This Was a Banner Week For Lame-Ass Policing of Women’s Appearances
Judging by this week’s headlines, it appears The Patriarchy might’ve had one vodka Redbull too many, because over the last few days, it went in extra hard on one of its favorite pastimes: shaming women! Slut shaming, body shaming, hair shaming, question shaming. Might want to make sure you’re sitting down for this one, with nothing breakable nearby. And a stiff drink might help.
Bill O’Reilly Mocks Representative Queen Maxine Waters’ Hair
After the 78-year-old Representative dragged the Trump administration, referring to them as the “Kremlin klan,” Bill O’Reilly remarked on his show that "I didn't hear a word she said. I was looking at the James Brown wig." While this isn’t necessarily surprising coming from the man who once referred to the ACLU as a terrorist group, Congresswoman Waters’ response was incredible:
O’Reilly has since apologized for his remark; meanwhile, Waters’ reputation as a badass politician continues to grow. In times like these, one can’t help but be reminded of that poetic line in Nicki Minaj’s verse in “Side to Side”: “I give zero fucks / and I got zero chill in me.”
Sean Spicer Berates Journalist April Ryan
Also to be filed under “Where Do These Dudes Get Off?”: The White House Press Secretary famous for not being able to keep his cool and for swallowing an absurd amount of cinnamon chewing gum every day took his sass factor to another level on Tuesday in a heated exchange with journalist April Ryan, a black woman who has been a part of the White House press room on many occasions (and she’s the same journalist President Trump asked to set up a meeting with the Congressional Black Caucus, because he assumed she must know all of them). After a tense exchange over Ryan’s questions covering the Russia investigation, Spicer seemed to take her hardline questioning personally, demanding that she “stop shaking her head.”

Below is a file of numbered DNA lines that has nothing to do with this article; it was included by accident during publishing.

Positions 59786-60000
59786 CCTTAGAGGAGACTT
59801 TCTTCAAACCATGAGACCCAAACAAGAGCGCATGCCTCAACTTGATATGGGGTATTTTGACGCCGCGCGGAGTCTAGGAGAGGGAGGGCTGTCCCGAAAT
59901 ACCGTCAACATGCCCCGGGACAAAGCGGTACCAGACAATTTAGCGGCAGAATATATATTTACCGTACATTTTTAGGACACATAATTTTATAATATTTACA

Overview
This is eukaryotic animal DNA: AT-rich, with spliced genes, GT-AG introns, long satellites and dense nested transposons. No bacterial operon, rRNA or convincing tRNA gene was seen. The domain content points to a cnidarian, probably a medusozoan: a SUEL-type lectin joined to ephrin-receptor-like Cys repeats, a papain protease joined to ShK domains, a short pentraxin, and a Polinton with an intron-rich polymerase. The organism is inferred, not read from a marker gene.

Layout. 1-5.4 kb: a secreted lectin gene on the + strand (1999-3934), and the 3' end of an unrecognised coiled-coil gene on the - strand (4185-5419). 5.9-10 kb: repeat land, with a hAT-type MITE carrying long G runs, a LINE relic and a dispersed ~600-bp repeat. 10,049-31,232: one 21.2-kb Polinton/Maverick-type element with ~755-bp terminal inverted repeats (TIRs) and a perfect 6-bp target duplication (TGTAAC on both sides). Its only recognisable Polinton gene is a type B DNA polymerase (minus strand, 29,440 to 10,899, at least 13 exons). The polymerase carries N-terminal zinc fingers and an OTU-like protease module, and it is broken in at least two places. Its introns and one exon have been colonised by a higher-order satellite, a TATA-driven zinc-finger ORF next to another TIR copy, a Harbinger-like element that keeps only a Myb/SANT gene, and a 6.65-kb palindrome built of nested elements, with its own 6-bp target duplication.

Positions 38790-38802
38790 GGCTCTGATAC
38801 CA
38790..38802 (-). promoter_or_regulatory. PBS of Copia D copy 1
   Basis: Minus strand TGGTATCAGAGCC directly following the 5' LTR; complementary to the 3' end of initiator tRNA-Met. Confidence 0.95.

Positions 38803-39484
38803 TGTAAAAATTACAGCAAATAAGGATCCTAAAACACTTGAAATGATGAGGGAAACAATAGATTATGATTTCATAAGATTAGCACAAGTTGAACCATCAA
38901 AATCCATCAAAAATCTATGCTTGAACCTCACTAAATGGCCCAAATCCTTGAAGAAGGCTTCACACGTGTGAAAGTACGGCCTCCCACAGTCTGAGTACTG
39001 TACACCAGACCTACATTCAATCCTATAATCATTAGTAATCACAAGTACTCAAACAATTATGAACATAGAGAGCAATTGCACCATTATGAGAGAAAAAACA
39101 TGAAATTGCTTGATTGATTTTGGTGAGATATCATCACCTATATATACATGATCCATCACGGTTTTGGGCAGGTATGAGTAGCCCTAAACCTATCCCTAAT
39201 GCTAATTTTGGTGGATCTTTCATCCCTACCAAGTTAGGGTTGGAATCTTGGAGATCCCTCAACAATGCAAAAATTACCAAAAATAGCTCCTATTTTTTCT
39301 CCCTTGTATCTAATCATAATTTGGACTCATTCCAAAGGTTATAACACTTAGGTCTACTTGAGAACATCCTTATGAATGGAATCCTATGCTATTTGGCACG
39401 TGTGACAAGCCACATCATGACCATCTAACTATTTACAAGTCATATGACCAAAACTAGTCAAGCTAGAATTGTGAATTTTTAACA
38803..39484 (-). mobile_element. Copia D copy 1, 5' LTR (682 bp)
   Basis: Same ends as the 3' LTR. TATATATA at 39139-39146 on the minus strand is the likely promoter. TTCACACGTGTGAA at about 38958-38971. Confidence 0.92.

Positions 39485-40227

In a speech later that afternoon, Hillary Clinton addressed both what happened with Ryan and with Congresswoman Waters, adding that “Too many women, especially women of color, have had a lifetime of practice taking precisely these kinds of indignities in stride. But why should we have to? And any woman who thinks this couldn’t be directed at her is living in a dream world.”
Paging All Sexist Airline Policies; Your Flight Is About to Depart
Three teen girls were denied boarding a United flight earlier this week on account of what they were wearing: spandex leggings. This sparked significant outrage across the Internet, though United has defended itself, saying that it’s a policy enforced for passengers that are “pass travelers,” which usually means you are a friend or family of an employee. To be fair, as the daughter of a former Delta employee, I can confirm that there are indeed rules like this in place. Right up to my teenage years, women and girls were required to wear stockings or tights under skirts and dresses on Delta flights—so, no bare legs—which was super lame. Dress it up in all the corporate-speak you want to, but policies like these send a message: Your female body is an inappropriate distraction. Stretchy pants have been the subject of oversexualizing women before (remember the guy in Montana who wanted to outlaw yoga pants?), so it’s understandable that this would get some serious side eye from stretch-pants loving individuals (which is all of us, no?). Delta has since relaxed its pass-rider dress code significantly, and in fact, I wear leggings on the reg because it is ideal travel attire—these girls knew what they were doing. United, it’s time for a policy update.
School Admins Try to Slut-Shame Prom Attendees and the Internet Claps Back
A high school in Jacksonville, Florida caught some heat for the visuals it posted in hallways depicting what an acceptable prom dress is and isn’t. A shot of a covered-up dress reads “Going to Stanton Prom? Yes you are. Good Girl,” where pictures of dresses with an exposed mid-riff, a plunging neckline and a backless cut reads “Going to Prom? No you’re not.” Students were upset over being addressed “as if we’re some dogs,” @hayleyyporcaro tweeted, not to mention that two of the pictures showing the unacceptable dresses appear to be on the bodies of darker-skinned girls, whereas the “good girl” dress is on a white girl. Amidst the backlash, the posters have been taken down, and Seventeen has reported that the dress code will not be enforced, according to a school district representative. Chalk one up for teenage feminists.